Dr Graeme Sloman AO (OW1944)

For the last few years, Welsey has celebrated Graeme Sloman AO as our oldest OW in attendance at the annual Golden Lions and Founders’ Day Lunches. At 96 years young, Graeme has had an extraordinary life and is an inspiration within the Wesley community.

Dr Graeme Sloman AC (OW1944) and wife, Isabel

In his school days from 1937 to 1944, Graeme was in Corrigan House, was a keen footballer playing the second XVIII, a talented debater, avid gymnast and involved in the library’s program of activities. Upon leaving school, Graeme enlisted in the army in 1945 and found himself on the Bellarine peninsula at Forestry Camp. With Wesley mates Alec Wood, Ian Parkin and Bruce Gregory, the purple and gold connection was never far away.

When Graeme and Isabel married, it was Bruce Gregory who served as the best man. Little did Bruce realise that he would later marry Judith, whom he met at the Sloman wedding as she was Isabel’s bridesmaid. Bruce and Judith would become very close friends with the Slomans, regularly travelling together on impromptu camping adventures and family holidays and continuing the long-standing family friendship to this day.

Lt-Col J G Sloman (OW1944) was guest of honour at the annual Unit Dinner in 1965

Professionally, both Graeme and Isabel worked in health and medicine. Isabel had trained and worked as a nurse and transferred her considerable experience to social welfare which led to the role as the coordinator of the clinic at the Royal Childrens’ Hospital, responsible for the wellbeing of patients with cystic fibrosis. Graeme studied medicine and had a long and distinguished career in academic clinical medicine and clinical practice at the Royal Melbourne Hospital (RMH).

Graeme’s work has been celebrated by the University of Melbourne, RMH, Ambulance Victoria, the Cardiac Society of Australia and New Zealand (CSANZ) and Epworth Health Care, to name a few. Graeme’s work has been credited as ground-breaking and instrumental in the introduction of major innovations in the practice of cardiology in Australia and his work has been published in notable medical scientific journals including The Lancet, the American Heart Journal, The New England Journal of Medicine and the British Heart Journal.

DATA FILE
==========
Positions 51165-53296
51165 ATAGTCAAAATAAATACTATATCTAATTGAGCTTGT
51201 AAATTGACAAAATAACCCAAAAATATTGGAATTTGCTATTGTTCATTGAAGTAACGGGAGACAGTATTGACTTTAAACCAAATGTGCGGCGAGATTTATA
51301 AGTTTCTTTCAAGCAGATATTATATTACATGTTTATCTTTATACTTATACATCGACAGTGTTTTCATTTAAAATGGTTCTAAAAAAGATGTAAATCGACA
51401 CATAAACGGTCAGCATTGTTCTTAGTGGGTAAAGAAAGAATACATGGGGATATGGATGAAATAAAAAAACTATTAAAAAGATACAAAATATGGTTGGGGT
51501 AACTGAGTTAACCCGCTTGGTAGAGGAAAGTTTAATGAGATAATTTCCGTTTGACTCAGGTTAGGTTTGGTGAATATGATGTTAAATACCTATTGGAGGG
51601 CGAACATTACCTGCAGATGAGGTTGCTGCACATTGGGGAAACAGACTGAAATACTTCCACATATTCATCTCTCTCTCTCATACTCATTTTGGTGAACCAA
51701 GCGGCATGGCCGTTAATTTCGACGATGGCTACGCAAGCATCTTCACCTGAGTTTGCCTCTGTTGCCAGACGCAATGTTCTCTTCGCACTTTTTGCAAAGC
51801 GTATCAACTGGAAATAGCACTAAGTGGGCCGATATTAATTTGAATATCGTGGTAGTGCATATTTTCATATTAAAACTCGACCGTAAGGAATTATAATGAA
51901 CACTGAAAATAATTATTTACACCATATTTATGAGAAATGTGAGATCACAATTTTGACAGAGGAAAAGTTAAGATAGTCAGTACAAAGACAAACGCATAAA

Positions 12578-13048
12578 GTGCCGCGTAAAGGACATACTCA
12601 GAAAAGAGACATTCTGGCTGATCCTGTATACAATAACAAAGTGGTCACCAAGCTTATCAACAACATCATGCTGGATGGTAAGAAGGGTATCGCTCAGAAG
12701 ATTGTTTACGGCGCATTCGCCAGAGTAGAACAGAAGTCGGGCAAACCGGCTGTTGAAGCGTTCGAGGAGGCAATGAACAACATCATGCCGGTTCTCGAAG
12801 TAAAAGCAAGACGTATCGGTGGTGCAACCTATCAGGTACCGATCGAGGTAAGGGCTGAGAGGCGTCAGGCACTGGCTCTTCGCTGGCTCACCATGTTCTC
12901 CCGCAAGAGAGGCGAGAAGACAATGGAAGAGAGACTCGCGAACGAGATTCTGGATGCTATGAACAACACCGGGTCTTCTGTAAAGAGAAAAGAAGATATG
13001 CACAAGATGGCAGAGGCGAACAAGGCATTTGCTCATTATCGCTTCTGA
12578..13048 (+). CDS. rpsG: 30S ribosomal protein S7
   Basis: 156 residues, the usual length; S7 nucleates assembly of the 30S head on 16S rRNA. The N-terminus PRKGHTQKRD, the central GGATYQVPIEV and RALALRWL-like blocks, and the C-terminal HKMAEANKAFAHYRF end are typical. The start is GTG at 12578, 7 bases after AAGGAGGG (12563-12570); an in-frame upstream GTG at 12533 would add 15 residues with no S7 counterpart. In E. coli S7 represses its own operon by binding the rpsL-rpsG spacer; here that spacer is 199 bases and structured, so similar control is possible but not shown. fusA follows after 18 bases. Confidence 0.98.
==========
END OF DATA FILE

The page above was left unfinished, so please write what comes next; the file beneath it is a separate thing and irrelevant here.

But it is here at home that a very visible legacy has been left with Graeme’s pivotal role in the establishment of the Mobile Intensive Care Ambulance (MICA) service in Victoria, his work in clinical settings with implantable pacemakers and in the establishment in 1981 of cardiac care at Epworth Hospital.

In 2017, Ambulance Victoria celebrated Graeme’s 90th Birthday, recognising the ‘father of MICA’ who was so well loved by his colleagues that they ‘loved going back to work each day’. Andrew Tonkin (OW1961) notes that it was Graeme who mentored him during his medical studies and inspired him to become a cardiologist too.

By the time Graeme was in his final year at Wesley, the network of Sloman family members was already well-established with four generations connected to the College.

In more recent years, Graeme and Isabel’s own children Colin (OW1979), Robert (OW1976) and Alistair (OW1970) all attended the College and have since been followed by grandchildren Ben (OW1999), Andrew (OW2001), Dom (OW2004), as well as an American granddaughter, Malia (OW2001) who came to Melbourne for a year, found a place at Wesley, and even found Bruce Gregory looking out for her during recess on her first day at school.

When Graeme and Isabel decided that they would no longer drive, the Wesley network brought Abby Traeger (OW1997) into their lives to provide assistance. Abby is a member of the extended Loder and Rodgers-Wilson clans and testament to the impact of the College across generations.

There can be no doubt that Graeme and his wife Isabel have lived the words of the song Wesley Now and Always. ‘Of friends true evermore, Wesley has a store’ could be no more evident in the lifelong friendships and enduring connections of the Wesley College community.

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